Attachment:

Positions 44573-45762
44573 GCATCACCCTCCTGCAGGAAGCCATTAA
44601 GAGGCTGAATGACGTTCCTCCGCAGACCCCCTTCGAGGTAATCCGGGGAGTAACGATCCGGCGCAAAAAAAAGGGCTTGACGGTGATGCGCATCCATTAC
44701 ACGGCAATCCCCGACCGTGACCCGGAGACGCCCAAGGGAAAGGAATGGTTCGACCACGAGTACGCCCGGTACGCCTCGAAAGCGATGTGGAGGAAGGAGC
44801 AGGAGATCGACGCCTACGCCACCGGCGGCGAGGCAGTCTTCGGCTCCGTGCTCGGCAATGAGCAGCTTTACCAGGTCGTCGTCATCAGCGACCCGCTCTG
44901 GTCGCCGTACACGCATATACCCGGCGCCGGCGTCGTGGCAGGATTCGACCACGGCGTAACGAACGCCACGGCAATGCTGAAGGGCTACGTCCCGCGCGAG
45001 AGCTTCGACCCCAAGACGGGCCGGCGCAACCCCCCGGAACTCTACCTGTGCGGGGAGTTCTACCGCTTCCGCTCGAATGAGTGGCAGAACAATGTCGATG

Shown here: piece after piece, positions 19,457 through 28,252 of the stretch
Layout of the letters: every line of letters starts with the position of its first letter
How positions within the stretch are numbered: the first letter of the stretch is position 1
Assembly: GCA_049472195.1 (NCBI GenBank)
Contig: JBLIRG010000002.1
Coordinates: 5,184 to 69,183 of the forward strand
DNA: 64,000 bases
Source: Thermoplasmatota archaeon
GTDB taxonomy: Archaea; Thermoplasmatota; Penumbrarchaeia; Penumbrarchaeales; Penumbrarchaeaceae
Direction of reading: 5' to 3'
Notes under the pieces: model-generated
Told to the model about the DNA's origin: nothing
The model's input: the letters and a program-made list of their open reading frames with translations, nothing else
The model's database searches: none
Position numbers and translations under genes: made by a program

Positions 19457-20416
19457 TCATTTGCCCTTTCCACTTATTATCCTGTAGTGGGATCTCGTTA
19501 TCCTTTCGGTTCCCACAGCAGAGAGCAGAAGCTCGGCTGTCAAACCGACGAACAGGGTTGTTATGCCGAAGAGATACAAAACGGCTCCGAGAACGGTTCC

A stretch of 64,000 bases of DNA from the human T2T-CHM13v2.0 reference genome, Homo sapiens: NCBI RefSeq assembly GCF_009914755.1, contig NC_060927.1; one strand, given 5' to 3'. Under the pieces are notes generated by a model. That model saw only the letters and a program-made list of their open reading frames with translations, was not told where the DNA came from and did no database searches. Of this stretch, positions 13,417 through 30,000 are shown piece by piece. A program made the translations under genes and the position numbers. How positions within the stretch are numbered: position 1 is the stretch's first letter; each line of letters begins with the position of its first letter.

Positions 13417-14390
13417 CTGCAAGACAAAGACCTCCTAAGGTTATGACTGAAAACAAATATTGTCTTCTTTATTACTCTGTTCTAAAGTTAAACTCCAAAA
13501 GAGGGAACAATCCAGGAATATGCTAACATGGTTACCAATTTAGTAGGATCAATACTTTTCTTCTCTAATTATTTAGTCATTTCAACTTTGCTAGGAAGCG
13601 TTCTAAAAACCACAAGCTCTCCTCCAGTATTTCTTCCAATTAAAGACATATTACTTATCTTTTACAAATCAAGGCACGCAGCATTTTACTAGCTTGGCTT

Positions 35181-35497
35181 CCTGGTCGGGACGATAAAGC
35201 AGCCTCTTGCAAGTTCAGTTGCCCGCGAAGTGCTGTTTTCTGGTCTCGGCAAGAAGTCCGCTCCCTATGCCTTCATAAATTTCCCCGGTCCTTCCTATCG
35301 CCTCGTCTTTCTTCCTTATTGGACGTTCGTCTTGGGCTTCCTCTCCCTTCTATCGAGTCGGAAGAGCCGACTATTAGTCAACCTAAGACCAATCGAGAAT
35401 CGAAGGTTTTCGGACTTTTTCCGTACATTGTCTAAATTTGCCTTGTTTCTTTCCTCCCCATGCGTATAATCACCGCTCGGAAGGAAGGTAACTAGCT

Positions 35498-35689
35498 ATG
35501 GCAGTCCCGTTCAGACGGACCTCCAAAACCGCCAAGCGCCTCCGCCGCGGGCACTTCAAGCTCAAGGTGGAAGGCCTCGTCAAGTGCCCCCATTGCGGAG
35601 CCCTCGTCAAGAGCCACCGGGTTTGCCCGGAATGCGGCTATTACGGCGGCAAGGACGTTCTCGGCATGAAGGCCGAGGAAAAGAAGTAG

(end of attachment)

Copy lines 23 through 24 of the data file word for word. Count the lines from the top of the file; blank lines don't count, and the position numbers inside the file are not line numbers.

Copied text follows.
Positions 19457-20416
19457 TCATTTGCCCTTTCCACTTATTATCCTGTAGTGGGATCTCGTTA